Nancy: Okay, here’s what’s difficult. Many of these people are claiming to be teaching the Word of God, and people are buying it wholesale. I talked to a well-known Christian blogger a few years ago, and I said, “You’re familiar with Revive Our Hearts; you know what we’re doing, what we’re teaching. Is there any subject we haven’t covered enough that you think would be helpful to women?” 

And he said to me, “You need to teach on discernment.” 

And not just us, but it needs to be taught on. Discernment: how to discern truth from error, because the very nature of error sometimes is that it looks mighty close to the truth.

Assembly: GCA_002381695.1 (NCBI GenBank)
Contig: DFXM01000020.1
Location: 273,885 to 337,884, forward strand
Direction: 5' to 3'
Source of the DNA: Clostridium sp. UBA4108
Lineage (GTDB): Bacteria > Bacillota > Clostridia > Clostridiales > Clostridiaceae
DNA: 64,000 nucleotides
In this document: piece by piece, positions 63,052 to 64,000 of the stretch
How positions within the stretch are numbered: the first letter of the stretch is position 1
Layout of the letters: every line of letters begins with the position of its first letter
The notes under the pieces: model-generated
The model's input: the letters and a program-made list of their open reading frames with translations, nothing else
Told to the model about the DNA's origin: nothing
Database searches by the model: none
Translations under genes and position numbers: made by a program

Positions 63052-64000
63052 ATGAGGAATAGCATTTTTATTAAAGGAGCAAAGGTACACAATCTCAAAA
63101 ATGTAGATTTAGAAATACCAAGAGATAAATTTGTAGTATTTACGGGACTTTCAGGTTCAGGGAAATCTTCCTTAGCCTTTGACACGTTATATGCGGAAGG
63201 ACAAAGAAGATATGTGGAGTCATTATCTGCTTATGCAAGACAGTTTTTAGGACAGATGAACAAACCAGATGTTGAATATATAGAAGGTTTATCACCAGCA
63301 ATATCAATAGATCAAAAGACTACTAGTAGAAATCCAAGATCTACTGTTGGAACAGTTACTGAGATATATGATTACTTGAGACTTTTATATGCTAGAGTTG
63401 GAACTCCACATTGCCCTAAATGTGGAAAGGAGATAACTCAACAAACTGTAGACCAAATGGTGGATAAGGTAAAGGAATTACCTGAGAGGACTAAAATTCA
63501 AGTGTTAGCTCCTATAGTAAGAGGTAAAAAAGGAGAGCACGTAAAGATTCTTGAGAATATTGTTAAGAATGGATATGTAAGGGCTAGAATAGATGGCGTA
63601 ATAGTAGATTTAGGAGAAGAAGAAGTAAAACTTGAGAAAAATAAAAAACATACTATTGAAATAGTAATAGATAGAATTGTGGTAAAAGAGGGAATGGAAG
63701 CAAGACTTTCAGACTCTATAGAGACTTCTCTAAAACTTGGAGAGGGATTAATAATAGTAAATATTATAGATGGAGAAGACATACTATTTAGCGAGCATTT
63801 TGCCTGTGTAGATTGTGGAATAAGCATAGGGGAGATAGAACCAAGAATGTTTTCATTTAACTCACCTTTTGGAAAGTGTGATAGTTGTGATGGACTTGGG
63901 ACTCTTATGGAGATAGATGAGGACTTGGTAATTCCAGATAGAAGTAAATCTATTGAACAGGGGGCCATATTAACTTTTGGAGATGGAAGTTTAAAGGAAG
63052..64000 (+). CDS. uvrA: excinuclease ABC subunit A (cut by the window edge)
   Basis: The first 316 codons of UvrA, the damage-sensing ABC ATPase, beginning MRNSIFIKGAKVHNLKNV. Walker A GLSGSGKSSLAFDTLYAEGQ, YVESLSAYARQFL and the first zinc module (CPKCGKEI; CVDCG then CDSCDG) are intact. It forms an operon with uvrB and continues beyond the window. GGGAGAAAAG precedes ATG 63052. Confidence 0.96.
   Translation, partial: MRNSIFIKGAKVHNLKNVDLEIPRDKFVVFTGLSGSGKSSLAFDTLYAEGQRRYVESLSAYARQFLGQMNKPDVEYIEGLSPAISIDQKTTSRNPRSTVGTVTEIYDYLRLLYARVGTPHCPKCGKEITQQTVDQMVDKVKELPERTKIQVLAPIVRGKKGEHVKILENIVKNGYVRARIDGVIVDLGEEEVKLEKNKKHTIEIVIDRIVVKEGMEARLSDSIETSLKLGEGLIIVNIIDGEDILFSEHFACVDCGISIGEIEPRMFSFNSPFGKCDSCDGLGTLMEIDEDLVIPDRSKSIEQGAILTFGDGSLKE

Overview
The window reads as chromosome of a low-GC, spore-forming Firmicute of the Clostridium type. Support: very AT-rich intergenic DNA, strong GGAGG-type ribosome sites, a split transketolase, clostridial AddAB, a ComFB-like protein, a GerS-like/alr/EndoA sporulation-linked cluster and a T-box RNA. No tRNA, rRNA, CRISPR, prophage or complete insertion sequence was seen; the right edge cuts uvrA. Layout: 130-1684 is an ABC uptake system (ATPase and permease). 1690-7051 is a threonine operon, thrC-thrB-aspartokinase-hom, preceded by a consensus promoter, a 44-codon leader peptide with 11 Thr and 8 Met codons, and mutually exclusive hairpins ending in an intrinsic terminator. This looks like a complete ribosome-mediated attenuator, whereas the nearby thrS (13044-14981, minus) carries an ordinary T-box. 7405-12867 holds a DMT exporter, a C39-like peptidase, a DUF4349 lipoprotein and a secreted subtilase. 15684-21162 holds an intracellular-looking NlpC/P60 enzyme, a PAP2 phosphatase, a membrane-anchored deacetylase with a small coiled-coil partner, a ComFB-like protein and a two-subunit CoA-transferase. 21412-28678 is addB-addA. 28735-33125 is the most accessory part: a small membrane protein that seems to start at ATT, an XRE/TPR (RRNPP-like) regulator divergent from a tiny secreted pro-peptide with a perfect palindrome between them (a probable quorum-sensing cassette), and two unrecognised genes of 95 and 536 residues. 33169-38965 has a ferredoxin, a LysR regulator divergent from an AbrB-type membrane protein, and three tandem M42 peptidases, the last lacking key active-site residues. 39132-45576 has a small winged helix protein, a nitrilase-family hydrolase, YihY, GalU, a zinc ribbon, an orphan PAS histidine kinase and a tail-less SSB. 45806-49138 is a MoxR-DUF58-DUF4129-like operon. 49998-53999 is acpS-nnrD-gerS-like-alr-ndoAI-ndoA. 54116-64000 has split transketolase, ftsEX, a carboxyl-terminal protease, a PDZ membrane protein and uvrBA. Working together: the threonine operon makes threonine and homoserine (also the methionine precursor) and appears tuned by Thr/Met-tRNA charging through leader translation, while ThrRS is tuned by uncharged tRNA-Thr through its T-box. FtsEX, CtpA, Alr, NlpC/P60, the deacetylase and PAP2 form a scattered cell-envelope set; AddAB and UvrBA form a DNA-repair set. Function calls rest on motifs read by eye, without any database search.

Mary: It does.

Nancy: That’s what makes it deceptive.

Mary: In the Garden, that’s how Satan got Eve to buy in. It wasn’t that what he said was totally untruthful. It was truth, but it just had a bent to it. It was just that little bit that took her off-course. It’s just that little bit if we’re off truth.

Dannah: And even the way he approached Eve and said, “Did God really say . . .?” I think that’s what some of these teachers are doing. They’re making us question. “Did God really say you can’t have sex before marriage?” “Did God really say . . .” 

Mary: “. . . marriage is between a man and a woman?”

Dannah: Yes. “Did God really say that male and female, the differences and distinctions in gender are important?” It’s just laying questions in our hearts and minds, and it’s distracting us from what He truly did say.

Nancy: And so much of what we’re taking in, it reminds me of the fruit there in Genesis chapter 3 where it says it was beautiful. It was a tree to be desired to make one wise.

Mary: It looked attractive.